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SAMJ: South African Medical Journal

On-line version ISSN 2078-5135
Print version ISSN 0256-9574

SAMJ, S. Afr. med. j. vol.109 n.8 Pretoria Aug. 2019 



New recurring BRCA1 variant: An additional South African founder mutation?



To the Editor: Hereditary breast and ovarian cancer syndrome (HBOC) caused by pathogenic variants in the BRCA1 or BRCA2 genes accounts for 15 - 20% of the hereditary component of breast cancer.[1] Comprehensive genetic testing of the BRCA1 and BRCA2 genes remains costly in South Africa (SA) owing to the expense of high-throughput technologies such as next-generation sequencing (NGS) and the complexities of downstream analysis and variant interpretation. Targeted testing for a subset of variants may be considered as a firstline test in specific population groups, particularly in resource-limited settings. In SA, patients with Afrikaner heritage may initially be tested for the three known Afrikaner founder mutations.[2] If this initial screen is negative or patients are not of Afrikaner ancestry, comprehensive testing through NGS is recommended.

Full sequencing of the BRCA1 and BRCA2 genes is available either through an in-house NGS assay or through an international referral service to Invitae laboratory in the USA. Since 2015, we have identified eight seemingly unrelated individuals with a BRCA1 sequence variant: BRCA1 c.45dupT (p.Asn16*). All these individuals were of Afrikaner ancestry (either self or clinician reported). Five of them were identified through PathCare in-house testing and 3 by Invitae laboratory. This variant has previously been reported only once in the literature, in a single Afrikaner individual tested by the National Health Laboratory Service in Johannesburg.[3]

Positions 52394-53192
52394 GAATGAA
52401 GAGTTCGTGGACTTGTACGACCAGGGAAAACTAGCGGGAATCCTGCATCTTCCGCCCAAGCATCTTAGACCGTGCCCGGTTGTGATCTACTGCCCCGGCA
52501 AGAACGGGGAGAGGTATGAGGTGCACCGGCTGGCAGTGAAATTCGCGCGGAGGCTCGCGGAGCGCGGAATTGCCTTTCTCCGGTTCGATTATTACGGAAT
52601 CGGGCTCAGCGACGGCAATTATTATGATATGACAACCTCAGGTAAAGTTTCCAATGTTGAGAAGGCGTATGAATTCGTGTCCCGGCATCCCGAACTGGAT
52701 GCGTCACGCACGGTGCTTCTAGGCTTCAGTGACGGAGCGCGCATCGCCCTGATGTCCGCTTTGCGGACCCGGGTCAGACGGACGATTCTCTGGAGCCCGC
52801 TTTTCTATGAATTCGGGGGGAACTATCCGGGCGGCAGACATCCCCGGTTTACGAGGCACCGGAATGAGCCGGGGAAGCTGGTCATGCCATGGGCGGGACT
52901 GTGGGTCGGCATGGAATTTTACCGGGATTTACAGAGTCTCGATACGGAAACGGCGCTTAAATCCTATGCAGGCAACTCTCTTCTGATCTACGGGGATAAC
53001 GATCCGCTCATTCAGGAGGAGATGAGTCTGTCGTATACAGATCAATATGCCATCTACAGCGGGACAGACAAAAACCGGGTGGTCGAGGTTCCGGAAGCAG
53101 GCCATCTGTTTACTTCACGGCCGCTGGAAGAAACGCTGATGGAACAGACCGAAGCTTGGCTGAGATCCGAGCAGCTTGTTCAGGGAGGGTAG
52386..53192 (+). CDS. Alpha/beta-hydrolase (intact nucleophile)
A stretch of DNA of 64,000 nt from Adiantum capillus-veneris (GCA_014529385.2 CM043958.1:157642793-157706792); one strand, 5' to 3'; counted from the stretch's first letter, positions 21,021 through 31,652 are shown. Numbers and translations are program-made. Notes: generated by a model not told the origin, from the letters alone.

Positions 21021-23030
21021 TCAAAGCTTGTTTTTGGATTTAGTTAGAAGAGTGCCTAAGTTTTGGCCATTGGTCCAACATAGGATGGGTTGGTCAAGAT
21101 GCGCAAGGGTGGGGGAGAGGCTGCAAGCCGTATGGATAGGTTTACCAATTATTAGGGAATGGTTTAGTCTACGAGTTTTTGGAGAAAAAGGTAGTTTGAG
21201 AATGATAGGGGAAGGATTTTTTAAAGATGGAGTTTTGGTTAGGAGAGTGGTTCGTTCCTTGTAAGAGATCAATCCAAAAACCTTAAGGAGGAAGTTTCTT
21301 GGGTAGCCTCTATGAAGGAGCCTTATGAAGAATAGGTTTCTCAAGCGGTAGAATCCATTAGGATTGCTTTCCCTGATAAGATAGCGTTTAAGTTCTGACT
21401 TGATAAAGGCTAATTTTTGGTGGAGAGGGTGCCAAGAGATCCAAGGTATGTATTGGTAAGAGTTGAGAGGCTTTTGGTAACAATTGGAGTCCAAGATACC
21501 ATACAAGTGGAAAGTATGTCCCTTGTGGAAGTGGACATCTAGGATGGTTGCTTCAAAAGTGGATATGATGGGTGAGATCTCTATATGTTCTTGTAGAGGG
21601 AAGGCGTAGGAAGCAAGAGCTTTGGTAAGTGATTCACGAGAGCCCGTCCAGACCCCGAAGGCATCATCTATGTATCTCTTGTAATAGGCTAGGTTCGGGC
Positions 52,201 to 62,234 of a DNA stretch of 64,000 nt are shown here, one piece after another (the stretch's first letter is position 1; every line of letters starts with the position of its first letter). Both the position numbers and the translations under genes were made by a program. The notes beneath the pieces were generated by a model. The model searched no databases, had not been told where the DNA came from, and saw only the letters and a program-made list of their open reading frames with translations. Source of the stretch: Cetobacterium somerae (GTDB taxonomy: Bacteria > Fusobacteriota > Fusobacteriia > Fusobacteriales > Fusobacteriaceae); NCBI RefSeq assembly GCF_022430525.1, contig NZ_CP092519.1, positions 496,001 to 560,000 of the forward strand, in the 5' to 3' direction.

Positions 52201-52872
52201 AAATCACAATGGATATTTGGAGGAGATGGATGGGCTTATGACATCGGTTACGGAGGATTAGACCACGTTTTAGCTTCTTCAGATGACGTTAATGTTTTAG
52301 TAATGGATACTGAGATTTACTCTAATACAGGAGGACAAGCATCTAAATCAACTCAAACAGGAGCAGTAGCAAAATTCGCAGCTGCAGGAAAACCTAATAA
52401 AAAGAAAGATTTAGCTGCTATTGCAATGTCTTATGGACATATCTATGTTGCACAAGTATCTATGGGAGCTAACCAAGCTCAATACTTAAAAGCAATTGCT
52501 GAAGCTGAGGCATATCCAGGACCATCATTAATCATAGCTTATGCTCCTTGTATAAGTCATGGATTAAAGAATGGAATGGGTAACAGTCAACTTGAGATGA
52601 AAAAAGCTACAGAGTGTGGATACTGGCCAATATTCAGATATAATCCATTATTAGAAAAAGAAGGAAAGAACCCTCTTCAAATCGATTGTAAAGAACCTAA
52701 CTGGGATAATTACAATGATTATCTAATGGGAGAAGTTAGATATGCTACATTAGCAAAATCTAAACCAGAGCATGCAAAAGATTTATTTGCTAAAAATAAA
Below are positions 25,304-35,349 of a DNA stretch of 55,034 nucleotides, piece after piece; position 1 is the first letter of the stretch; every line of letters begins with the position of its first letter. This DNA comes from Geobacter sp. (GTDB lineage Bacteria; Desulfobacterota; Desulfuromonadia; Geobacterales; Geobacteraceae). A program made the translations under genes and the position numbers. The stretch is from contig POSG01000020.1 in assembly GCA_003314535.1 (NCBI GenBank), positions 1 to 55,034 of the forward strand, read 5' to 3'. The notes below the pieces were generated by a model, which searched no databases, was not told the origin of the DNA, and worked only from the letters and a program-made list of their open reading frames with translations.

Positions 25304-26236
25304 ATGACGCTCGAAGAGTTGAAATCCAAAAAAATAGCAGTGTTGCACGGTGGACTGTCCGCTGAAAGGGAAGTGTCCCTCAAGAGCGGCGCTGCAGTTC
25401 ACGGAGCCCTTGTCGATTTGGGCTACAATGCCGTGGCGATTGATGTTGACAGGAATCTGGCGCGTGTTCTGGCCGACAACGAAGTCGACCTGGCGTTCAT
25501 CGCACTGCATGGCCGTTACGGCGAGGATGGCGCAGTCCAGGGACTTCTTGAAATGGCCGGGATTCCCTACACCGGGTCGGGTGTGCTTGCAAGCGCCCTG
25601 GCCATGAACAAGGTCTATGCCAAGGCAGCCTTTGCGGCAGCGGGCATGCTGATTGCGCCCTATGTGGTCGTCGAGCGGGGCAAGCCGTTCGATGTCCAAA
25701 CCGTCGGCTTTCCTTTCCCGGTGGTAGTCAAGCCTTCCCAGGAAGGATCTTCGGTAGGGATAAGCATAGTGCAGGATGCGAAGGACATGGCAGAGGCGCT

This BRCA1 variant is not present in population databases (Exome Aggregation Consortium: no frequency) and has a single Invitae entry on ClinVar (RCV000691259). This sequence change, an insertion of a tyrosine molecule in exon 2 of the BRCA1 gene, results in a premature translational stop signal and is expected to result in an absent or disrupted BRCA1 protein. As this is a loss-of-function change, this variant has been classified as pathogenic.

Given the shared ethnic background of the patients in whom this variant has been detected, we propose that the BRCA1 c.45dupT pathogenic variant may be another Afrikaner founder mutation in the SA population. Including this variant in first-line founder mutation screening may reduce testing costs to patients and identify those at risk for HBOC without the need for comprehensive testing. Additional research into the frequency and distribution of this variant in the SA population is warranted.

Ethics approval has been obtained from the Health Sciences Research Ethics Committee of the University of the Free State (UFS-HSD2019/0484/2805).

Sinead Amber Gardiner, Danielle Smith, Frieda Loubser, Petronella Raimond, Jaclyn Gerber

Molecular Laboratory, Drs Dietrich, Voigt, Mia & Partners (PathCare) Reference Laboratory, Cape Town, South Africa.

Maureen Conradie

Universitas Academic Hospital, Bloemfontein, South Africa; and Molecular Laboratory, Drs Dietrich, Voigt, Mia & Partners (PathCare) Reference Laboratory, Cape Town, South Africa



1. Eccles SA, Aboagye EO, Ali S, et al. Critical research gaps and translational priorities for the successful prevention and treatment of breast cancer. Breast Cancer Res 2013;15(5):R92.        [ Links ]

2. Reeves MD, Yawitch TM, van der Merwe NC, van den Berg HJ, Dreyer G, van Rensburg EJ. BRCA1 mutations in South African breast and/or ovarian cancer families: Evidence of a novel founder mutation in Afrikaner families. Int J Cancer 2004;110(5):677-682.        [ Links ]

3. Seymour HJ, Wainstein T, Macaulay S, Haw T, Krause A. Breast cancer in high-risk Afrikaner families: Is BRCA founder mutation testing sufficient? S Afr Med J 2016;106(3):264-267.        [ Links ]

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